Investigating Angkor

Investigating Angkor

Background image: buildings and palm trees surrounding temple complex
Image credit:
Courtesy of the Visualizing Angkor Project - Monash University

Investigating Angkor

What can history and archaeology teach us about how human societies interact with each other and with the environment? How can investigating the past help us understand modern identities and ask better questions about our own futures as we now face shifts in our climate and environment?

Investigating Angkor is a working group for middle and high school teachers that will engage with these questions through a sustained study of the Khmer empire with its capital at Angkor. 

Why Angkor?

Angkor was the capital of the Khmer empire, whose 9th-15th century domination of mainland Southeast Asia offers valuable lessons in politics, transregional interactions, and environmental change. Studying Angkor offers an opportunity to deepen core historical themes. In the pre-modern period these themes include: the spread and expression of belief systems and religious syncretism, regional interconnections through trade and diplomacy, the emergence of political hierarchies, the physical infrastructure of state-building. It provides an example of how political structures and day-to-day life were transformed in a place where a changing physical environment was intertwined with political and social shifts. In the modern period, teachers can revisit the Khmer empire to help students understand the role of historical memory in the construction of national identities.

Participants in Investigating Angkor will learn about the history, art, archaeology, and legacies of Angkor and develop lessons for their own classrooms based around this material.

stone bas relief carving of seated king with audience

Team + Schedule + Stipend


We will convene a team of 5 - 10 middle and high school teachers, plus scholar-experts and a facilitator/pedagogy lead, to form a learning community.  

  • Lead scholar-expert: Dr. Miriam Stark, Director of CSEAS at University of Hawai’i
  • Facilitator/Pedagogy: Shane Carter, Program Coordinator for ORIAS at UC Berkeley

Program Schedule

  • October 2023 - May 2024: Seven 2-hour online meetings with scholar-experts. Participants will be asked to do ~90 minutes of preparatory reading before each meeting.

  • June - August 2024: Participants work independently to create a 3-day (or longer) lesson appropriate to their own teaching context.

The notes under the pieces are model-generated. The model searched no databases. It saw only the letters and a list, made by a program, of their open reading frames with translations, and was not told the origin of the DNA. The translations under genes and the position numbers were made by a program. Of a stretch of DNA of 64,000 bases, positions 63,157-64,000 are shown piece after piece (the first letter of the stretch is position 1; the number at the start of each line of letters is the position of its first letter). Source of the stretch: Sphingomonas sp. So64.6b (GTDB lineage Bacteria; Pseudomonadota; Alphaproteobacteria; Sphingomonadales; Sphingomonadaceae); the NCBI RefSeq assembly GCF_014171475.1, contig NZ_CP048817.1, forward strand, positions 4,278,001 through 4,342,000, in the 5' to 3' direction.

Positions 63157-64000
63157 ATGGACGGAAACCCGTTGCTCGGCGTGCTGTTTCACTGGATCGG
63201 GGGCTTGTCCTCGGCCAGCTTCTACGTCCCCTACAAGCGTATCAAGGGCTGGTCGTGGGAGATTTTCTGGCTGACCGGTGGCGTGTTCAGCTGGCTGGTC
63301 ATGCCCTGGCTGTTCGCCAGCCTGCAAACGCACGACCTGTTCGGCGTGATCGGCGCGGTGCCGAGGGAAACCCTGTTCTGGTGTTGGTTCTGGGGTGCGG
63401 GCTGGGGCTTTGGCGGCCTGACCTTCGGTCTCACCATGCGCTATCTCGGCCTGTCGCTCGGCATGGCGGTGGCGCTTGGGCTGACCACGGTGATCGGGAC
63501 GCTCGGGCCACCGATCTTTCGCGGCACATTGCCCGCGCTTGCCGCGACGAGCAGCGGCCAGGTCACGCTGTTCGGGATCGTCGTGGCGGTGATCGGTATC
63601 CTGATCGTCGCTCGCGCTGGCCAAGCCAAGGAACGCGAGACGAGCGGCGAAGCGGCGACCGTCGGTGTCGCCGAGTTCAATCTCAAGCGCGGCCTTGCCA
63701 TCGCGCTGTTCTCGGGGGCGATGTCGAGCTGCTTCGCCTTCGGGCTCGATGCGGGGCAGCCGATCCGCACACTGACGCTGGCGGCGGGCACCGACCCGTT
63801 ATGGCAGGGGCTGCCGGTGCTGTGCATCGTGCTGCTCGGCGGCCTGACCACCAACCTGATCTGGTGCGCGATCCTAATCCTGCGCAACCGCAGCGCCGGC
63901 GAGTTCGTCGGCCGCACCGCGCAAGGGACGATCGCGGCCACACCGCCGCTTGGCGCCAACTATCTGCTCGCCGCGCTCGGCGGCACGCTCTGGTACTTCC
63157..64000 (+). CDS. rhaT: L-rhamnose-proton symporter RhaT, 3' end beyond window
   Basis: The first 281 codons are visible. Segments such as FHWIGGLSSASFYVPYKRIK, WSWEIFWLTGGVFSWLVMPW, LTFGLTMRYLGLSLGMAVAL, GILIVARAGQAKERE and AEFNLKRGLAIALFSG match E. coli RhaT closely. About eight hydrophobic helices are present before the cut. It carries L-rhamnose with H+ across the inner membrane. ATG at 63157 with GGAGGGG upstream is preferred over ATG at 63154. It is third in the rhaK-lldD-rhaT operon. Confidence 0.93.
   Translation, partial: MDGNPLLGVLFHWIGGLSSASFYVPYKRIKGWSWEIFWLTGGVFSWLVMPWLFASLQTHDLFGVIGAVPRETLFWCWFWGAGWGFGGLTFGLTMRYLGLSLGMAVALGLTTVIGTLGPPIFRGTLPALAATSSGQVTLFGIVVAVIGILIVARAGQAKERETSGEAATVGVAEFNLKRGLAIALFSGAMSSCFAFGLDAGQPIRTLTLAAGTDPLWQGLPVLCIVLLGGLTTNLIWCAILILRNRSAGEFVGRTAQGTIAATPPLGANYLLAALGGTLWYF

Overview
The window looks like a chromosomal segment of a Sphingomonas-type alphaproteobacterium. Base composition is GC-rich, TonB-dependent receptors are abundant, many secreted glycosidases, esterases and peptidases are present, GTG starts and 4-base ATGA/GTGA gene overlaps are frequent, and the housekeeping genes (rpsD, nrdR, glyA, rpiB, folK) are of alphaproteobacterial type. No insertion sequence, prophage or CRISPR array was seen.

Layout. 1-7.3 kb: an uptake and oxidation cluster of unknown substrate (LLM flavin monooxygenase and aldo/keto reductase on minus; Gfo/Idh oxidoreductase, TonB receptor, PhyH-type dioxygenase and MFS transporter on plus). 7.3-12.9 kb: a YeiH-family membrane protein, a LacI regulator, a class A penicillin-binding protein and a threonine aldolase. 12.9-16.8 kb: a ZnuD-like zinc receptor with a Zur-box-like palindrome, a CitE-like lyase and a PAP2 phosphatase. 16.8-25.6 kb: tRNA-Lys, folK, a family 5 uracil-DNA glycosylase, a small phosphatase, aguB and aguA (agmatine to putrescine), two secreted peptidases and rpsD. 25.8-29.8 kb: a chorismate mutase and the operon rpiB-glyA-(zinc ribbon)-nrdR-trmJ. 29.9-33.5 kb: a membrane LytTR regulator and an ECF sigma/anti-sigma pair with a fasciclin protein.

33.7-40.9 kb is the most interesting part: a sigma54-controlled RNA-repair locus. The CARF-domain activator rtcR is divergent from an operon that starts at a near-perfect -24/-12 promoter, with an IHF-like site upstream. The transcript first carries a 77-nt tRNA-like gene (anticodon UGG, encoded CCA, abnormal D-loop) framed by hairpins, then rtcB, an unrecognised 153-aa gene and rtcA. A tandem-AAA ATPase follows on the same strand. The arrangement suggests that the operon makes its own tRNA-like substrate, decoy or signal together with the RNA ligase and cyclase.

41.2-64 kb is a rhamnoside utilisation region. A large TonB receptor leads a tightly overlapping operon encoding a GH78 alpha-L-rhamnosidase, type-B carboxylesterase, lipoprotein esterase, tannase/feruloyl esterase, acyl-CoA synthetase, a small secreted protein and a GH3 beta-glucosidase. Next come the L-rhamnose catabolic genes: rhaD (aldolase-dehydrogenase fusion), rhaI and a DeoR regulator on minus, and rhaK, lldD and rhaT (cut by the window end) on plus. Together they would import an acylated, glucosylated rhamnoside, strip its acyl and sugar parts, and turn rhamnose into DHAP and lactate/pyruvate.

• September 2024: Participants will convene to share and discuss lessons


Each teacher-participant will receive a stipend of $1150 upon completion of the program.

Who Should Apply?

Investigating Angkor has been designed especially for middle and high school world history and art history teachers. TOSAs and teachers of other disciplines who can incorporate this material into their teaching are also encouraged to apply.

If you feel this topic will be relevant to your teaching and compelling to your students, please apply!

Curriculum Alignment

Southeast Asia is often underrepresented in social studies curricula in both middle school and high school. However, there are multiple places to incorporate the study of Angkor into world history, art history, and other social studies courses. Here you can see how the study of Angkor fits into the California, Massachusetts, and Rhode Island history-social studies standards & frameworks, as well as AP World History and AP Art History courses.

Project Funding

Investigating Angkor is made possible by funding from the Center for Southeast Asian Studies at University of Hawai’i, Mānoa, UC Berkeley’s Center for Southeast Asian Studies (in consortium with Center for Southeast Asian Studies at UCLA), and the California Global Education Project. All three Centers for Southeast Asian Studies are designated as National Resource Centers by the US Department of Education and receive grant funding to support research and learning related to Southeast Asia. The California Global Education Project is part of California’s State Subject Matter Project. 

The content of Investigating Angkor does not necessarily represent the policy of the U.S. Department of Education, and you should not assume endorsement by the Federal Government or other funding institutions.


Application deadline: September 15, 2023

We recommend that you prepare your responses in a separate document and paste them into the application to protect against losing your work.

We are seeking participants who articulate a clear vision of how this program will benefit themselves as professionals, their teaching practice, and their school community.